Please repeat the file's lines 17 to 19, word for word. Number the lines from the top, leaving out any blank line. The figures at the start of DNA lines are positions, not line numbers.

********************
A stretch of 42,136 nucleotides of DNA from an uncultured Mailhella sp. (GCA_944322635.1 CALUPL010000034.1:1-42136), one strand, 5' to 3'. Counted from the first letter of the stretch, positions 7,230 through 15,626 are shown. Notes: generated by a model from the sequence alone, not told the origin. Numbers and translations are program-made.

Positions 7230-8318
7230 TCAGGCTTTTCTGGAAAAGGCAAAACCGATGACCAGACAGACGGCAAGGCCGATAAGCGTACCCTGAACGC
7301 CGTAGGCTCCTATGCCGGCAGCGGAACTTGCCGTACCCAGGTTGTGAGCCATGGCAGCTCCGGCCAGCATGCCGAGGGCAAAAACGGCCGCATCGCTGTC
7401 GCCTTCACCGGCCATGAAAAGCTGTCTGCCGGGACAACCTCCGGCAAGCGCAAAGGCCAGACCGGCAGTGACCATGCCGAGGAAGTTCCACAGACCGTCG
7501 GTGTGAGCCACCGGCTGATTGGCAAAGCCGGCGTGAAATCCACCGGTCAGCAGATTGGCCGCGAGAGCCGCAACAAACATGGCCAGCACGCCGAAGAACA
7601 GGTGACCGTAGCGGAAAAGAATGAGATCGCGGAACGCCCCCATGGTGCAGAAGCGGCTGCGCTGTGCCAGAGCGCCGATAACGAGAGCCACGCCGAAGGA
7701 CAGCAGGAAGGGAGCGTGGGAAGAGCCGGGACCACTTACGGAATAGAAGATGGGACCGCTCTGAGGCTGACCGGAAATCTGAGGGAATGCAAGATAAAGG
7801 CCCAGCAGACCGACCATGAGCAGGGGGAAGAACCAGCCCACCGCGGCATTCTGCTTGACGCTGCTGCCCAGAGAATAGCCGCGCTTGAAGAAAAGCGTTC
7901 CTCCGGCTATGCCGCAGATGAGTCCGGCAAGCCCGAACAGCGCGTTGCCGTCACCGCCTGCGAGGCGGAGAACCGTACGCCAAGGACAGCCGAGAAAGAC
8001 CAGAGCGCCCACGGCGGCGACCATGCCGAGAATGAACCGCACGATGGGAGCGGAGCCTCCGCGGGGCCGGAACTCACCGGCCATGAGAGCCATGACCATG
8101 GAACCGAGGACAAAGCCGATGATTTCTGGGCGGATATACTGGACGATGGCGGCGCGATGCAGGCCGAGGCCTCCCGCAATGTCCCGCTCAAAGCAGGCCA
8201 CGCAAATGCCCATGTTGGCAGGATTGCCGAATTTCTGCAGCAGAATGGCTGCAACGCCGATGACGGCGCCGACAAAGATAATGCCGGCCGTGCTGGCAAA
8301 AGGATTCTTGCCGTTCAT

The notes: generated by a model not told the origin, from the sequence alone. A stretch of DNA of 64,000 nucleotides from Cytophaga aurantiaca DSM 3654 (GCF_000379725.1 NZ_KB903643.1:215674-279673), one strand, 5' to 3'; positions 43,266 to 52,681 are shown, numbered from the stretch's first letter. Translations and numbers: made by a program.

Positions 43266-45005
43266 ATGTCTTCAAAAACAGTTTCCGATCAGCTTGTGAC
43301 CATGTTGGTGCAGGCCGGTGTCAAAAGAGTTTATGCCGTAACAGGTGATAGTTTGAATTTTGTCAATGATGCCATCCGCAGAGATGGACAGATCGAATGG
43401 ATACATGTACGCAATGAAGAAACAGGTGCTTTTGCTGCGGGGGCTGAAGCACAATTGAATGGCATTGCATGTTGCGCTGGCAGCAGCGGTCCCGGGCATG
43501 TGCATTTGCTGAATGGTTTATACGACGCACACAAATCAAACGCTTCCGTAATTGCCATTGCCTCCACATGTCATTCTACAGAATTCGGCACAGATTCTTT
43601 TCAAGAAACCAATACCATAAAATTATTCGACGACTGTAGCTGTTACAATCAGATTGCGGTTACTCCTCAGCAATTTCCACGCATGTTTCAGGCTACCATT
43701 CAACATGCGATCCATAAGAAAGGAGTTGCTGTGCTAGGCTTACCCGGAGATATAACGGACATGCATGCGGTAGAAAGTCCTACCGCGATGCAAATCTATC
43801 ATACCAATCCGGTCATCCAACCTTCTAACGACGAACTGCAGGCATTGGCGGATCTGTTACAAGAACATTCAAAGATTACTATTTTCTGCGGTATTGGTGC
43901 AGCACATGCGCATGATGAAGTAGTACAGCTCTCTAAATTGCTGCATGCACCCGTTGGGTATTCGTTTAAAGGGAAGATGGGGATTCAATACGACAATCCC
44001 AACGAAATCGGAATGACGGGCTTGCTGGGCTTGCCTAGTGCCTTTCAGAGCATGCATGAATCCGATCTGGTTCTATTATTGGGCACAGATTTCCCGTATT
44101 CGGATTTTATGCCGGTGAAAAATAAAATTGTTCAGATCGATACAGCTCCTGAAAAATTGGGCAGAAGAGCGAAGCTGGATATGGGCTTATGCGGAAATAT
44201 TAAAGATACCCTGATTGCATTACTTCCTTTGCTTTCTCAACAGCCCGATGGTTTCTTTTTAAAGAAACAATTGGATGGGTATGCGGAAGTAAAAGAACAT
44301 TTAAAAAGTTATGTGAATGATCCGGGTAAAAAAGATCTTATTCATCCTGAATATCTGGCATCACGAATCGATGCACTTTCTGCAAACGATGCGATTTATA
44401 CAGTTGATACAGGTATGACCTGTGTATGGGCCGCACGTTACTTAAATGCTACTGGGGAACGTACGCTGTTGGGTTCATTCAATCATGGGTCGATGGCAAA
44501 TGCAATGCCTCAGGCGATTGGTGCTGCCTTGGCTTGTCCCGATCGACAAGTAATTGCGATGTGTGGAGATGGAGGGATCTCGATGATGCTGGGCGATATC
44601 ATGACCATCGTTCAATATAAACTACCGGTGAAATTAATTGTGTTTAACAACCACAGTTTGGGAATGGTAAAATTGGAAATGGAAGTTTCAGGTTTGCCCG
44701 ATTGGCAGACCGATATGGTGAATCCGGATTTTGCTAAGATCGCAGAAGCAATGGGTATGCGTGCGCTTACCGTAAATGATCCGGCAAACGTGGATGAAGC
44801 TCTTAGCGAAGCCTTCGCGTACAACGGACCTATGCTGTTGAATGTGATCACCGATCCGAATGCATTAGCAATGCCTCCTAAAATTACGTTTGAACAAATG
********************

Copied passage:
43266 ATGTCTTCAAAAACAGTTTCCGATCAGCTTGTGAC
43301 CATGTTGGTGCAGGCCGGTGTCAAAAGAGTTTATGCCGTAACAGGTGATAGTTTGAATTTTGTCAATGATGCCATCCGCAGAGATGGACAGATCGAATGG
43401 ATACATGTACGCAATGAAGAAACAGGTGCTTTTGCTGCGGGGGCTGAAGCACAATTGAATGGCATTGCATGTTGCGCTGGCAGCAGCGGTCCCGGGCATG